# All

Optimization problems in disciplines such as machine learning are commonly

solved with iterative methods. Gradient descent algorithms find local minima by

moving along the direction of steepest descent while Newton's method takes into

account curvature information and thereby often improves convergence. Here, we

develop quantum versions of these iterative optimization algorithms and apply

them to polynomial optimization with a unit norm constraint. In each step,

The resonance fluorescence of a four-level atom in J = 1/2 to J = 1/2

transition driven by two coherent fields is studied. We find that the

incoherent fluorescence spectrum shows a direct indication of vacuum-induced

coherence in the atomic system. We show that such coherence manifests itself

via an enhancement or suppression of the spectral peaks in the $\pi$-polarized

fluorescence. The effect of the relative phase of the driving fields on the

spectral features is also investigated. We show that phase-dependent

We introduce a protocol capable of generating a general measurement operator

for a mechanical resonator. The technique requires a qubit-resonator

interaction and uses a coherent pulse to drive qubit transitions. This is

followed by projective measurement of the qubit's energy, constraining the

resonator in a state that depends on the pulse shape. The freedom to choose a

pulse shape for the coherent drive enables an arbitrary position-basis

measurement operator. Using this measurement operator, we outline a two pulse

Quantum computers, which take advantage of the superposition and entanglement

of physical states, could outperform their classical counterparts in solving

problems with technological impact, such as factoring large numbers and

searching databases. A quantum processor executes algorithms by applying a

programmable sequence of gates to an initialized state of qubits, which

coherently evolves into a final state containing the result of the computation.

Although quantum processors with a few qubits have been demonstrated on

We propose the concept of machine learning configuration interaction (MLCI)

whereby an artificial neural network is trained on-the-fly to predict important

new configurations in an iterative selected configuration interaction

procedure. We demonstrate that the neural network can discriminate between

important and unimportant configurations, that it has not been trained on, much

better than by chance. MLCI is then used to find compact wavefunctions for

carbon monoxide at both stretched and equilibrium geometries. We also consider

Valid transformations between quantum states are necessarily described by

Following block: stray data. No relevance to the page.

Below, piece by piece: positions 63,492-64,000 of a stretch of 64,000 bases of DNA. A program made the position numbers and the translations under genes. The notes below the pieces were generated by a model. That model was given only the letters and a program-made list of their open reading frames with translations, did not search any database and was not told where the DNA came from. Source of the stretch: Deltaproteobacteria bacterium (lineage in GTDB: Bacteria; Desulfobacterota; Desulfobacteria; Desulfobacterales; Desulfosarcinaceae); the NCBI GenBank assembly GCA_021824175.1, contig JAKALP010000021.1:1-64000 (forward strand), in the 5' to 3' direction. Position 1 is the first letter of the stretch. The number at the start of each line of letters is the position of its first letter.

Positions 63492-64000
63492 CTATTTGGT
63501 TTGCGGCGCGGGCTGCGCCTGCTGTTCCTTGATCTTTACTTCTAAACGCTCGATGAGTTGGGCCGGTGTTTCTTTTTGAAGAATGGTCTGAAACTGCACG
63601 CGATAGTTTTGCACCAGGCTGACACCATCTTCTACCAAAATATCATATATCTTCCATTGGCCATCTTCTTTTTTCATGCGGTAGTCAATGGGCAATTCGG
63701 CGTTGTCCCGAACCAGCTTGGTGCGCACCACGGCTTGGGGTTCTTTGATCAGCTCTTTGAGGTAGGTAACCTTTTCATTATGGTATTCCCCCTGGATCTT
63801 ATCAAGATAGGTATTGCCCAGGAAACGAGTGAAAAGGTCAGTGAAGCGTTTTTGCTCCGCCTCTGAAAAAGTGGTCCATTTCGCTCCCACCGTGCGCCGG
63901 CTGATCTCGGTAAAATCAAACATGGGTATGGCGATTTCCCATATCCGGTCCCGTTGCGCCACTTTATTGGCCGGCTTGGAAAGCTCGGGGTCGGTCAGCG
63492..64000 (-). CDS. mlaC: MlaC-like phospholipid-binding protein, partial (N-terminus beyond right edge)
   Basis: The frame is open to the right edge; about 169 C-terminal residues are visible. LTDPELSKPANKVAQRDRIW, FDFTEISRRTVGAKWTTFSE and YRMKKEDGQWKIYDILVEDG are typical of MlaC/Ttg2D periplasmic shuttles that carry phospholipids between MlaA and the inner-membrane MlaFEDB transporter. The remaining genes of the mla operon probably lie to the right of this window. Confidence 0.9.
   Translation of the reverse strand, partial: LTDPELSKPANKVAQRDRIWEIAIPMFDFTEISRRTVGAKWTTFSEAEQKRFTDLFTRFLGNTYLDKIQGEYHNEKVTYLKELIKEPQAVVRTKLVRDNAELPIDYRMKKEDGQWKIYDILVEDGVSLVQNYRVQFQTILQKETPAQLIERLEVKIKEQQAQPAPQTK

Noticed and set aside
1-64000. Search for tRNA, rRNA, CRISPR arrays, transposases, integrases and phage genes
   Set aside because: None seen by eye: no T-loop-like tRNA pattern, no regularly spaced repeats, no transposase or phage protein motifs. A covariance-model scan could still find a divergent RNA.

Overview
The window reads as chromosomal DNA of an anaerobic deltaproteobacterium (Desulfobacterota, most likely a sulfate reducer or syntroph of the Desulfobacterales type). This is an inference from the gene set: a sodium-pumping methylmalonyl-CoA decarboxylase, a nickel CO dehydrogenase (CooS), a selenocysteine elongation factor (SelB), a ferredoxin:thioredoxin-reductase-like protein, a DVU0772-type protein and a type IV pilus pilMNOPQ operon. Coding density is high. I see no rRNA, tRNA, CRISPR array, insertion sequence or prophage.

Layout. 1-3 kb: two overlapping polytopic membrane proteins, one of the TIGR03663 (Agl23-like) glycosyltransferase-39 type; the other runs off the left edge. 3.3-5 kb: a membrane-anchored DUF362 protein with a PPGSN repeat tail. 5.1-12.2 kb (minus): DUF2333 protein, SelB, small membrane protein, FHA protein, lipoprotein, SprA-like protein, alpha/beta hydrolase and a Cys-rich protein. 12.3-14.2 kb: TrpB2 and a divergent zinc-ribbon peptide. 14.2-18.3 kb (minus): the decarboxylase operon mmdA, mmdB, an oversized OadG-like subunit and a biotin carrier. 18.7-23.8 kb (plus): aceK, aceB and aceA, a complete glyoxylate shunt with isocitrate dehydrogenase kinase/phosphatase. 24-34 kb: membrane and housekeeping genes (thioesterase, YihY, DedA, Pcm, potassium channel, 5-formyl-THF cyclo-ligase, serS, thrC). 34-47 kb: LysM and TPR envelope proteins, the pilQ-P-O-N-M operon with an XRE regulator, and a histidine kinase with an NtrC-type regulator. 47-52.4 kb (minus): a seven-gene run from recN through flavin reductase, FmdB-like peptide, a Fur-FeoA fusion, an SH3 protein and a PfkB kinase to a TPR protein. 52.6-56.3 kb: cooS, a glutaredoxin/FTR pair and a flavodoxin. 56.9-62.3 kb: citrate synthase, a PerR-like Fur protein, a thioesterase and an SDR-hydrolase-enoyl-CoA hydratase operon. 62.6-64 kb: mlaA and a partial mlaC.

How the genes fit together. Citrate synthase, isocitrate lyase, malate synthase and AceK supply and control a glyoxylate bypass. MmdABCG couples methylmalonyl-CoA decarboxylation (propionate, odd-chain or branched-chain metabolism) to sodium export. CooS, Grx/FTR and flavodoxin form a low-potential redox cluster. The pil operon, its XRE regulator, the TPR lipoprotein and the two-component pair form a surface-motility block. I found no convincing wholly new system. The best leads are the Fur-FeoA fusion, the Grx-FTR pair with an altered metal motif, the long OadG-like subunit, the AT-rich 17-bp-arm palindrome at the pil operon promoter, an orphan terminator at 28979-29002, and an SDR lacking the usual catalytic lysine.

completely positive maps, instead of just positive maps. Positive but not

completely positive maps such as the transposition map cannot be implemented

due to the existence of entanglement in composite quantum systems, but there

are classes of states for which the positivity is guaranteed, e.g., states not

correlated to other systems. In this paper, we introduce the concept of N-copy

The color excitations of interacting fermions carrying an $SU(3)$ color and

$U(N_f)$ flavor index in one spatial dimension are studied in the framework of

a perturbed $SU(3)_{N_f}$ Wess-Zumino-Novikov-Witten model. Using Bethe ansatz

methods the low energy quasi-particles are found to be massive solitons forming

$SU(3)$ quark and antiquark multiplets. In addition to the color index the

solitons carry an internal degree of freedom with non-integer quantum

dimension. These zero modes are identified as non-Abelian anyons satisfying

We show that a pulsed stimulus can be used to generate many-body quantum

coherences in light-matter systems of general size. Specifically, we calculate

the exact real-time evolution of a driven, generic out-of-equilibrium system

comprising an arbitrary number N qubits coupled to a global boson field. A

novel form of dynamically-driven quantum coherence emerges for general N and

without having to access the empirically challenging strong-coupling regime.

Its properties depend on the speed of the changes in the stimulus.

In free-space quantum key distribution (QKD) between moving parties, e.g.,

free-space QKD via satellite, the reference frame rotation and fluctuation

degrades the performance of QKD. Reference-frame-independent QKD (RFI-QKD)

provides a simple but efficient way to overcome this problem. While there has

been a number of theoretical and experimental studies on RFI-QKD, the

experimental verification of the robustness of RFI-QKD over other QKD protocols

under the reference frame rotation and fluctuation is still missing. Here, we

We study perfect state transfer in Kendon's model of discrete quantum walks.

In particular, we give a characterization of perfect state transfer purely in

terms of the graph spectra, and construct an infinite family of $4$-regular

circulant graphs that admit perfect state transfer. Prior to our work, the only

known infinite families of examples were variants of cycles and diamond chains.